Harakiri

Harakiri ★★★★★

Film Club May 24th - May 26th

"but in a world of peace there is no hope"

Simply excellent doesn't begin to cover how magnificent Harakiri is. Nearly flawless in both story telling and visuals, Masaki Kobayashi 1962 classic deserves no less than to be called a masterpiece.

An ex-warrior, Hanshiro Tsugumo (Tatsuya Nakadai) seeks admittance into a house in order to commit Harakiri (the act of committing suicide by self-inflicted disembowelment). While waiting to commit the act, he tells the tale of how his son-in-law (Akira Ishihama) came to the house before him and was forced to commit Harakiri. This sets in motion a showdown between Tsugumo and the house as an act of revenge.

The way in which the narrative unfolds is absolutely wonderful. The film opens with us meeting the son-in-law and soon after seeing his suicide, and the rest of the film is the explanation as to why he was put in that situation. Interestingly, because it was told as Tsugumo's flashbacks, we only got his recollections of the story, which left out act itself, which we'd already seen at the start anyway. The script, written by the legendary Shinobu Hashimoto, is extremely well executed and explains all the proceedings perfectly. While shamefully I can't say I'm too familiar with his prior work, I have to say that a lot of the lines were extremely profound and complimented by the great elegance of their delivery. Tatsuya Nakadai put his heart and soul in his performance, this was especially evident in the last battle where he seemed genuinely out of breath. The rest of the cast, particularly Akira Ishihama, were surprisingly expressive in the face, a quality often reserved for silent cinema. This trait truly added some character to each actor, for the vocal performances were sometimes lacking.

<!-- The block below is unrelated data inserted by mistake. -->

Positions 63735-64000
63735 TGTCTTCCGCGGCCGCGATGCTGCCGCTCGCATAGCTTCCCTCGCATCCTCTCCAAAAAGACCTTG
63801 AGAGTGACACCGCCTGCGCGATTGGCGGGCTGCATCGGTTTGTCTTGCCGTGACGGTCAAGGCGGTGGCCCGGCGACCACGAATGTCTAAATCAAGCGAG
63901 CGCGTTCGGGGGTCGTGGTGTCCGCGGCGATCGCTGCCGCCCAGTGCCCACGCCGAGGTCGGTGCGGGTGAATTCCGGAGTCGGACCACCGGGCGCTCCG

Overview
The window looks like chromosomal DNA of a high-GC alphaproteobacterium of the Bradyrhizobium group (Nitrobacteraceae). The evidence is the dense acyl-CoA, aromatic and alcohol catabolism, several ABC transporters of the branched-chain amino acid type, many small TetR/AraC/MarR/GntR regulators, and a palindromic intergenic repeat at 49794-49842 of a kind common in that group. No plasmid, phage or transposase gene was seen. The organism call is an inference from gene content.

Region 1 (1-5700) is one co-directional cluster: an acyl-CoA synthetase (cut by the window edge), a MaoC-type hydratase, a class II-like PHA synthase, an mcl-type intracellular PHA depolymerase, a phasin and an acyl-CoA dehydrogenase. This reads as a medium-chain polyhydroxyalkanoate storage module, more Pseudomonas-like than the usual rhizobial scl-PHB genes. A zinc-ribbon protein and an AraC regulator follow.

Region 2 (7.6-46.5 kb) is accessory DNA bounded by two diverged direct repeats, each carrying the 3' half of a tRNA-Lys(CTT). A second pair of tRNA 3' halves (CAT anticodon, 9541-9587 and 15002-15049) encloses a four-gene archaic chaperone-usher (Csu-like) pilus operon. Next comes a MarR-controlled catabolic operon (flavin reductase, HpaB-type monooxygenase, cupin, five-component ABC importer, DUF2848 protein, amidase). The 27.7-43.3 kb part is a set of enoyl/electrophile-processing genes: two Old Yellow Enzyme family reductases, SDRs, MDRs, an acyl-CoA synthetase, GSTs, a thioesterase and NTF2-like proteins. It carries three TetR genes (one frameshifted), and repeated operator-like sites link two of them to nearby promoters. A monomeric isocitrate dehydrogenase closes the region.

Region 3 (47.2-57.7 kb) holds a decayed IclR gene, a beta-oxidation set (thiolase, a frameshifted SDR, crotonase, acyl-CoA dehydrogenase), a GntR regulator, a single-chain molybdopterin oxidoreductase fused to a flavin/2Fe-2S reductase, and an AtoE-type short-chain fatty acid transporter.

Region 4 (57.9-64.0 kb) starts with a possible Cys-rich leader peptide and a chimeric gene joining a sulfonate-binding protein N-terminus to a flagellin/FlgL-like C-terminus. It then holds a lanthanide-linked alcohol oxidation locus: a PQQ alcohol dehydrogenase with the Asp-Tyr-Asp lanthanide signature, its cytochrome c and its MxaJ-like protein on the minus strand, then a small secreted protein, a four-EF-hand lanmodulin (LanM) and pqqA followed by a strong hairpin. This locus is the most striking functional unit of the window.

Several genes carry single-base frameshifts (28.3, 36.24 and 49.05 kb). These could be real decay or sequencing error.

The relatively long run time almost felt like a 2 hour 15 minutes exploration into cinematography. One-Point Perspectives were a shock to see in an Eastern production, not so much a shock but still commendable were the restricted yet tasteful use of dutch shots. There were also often very dramatic shifts in lighting throughout high tension scenes, while not entirely subtle, these gave the film near theatrical feeling visuals. A minor complaint I did have were the constant shots of peoples backs while they were talking. While this would be excusable in other cases, as I said prior, the voice acting were not always top notch, so at the beginning of the film it would be difficult to distinguish who said what. I say minor complaint, because I still thought the shots were very aesthetically pleasing and served to give a sense of superiority in the scene. The fight scenes were also shot very tastefully, relying more on the implication of violence than showing us massive amounts of gore. But when there were shots of gore, the practical effects still hold up surprisingly well and the actors always acted with the correct corresponding weight with each blow.

A perfect combination of stunning visuals, wonderful story telling, excellent dialogue and phenomenal acting, Harakiri is without a doubt one of the great masterpieces of cinema. Thoroughly recommend all who are reading this to watch this film.

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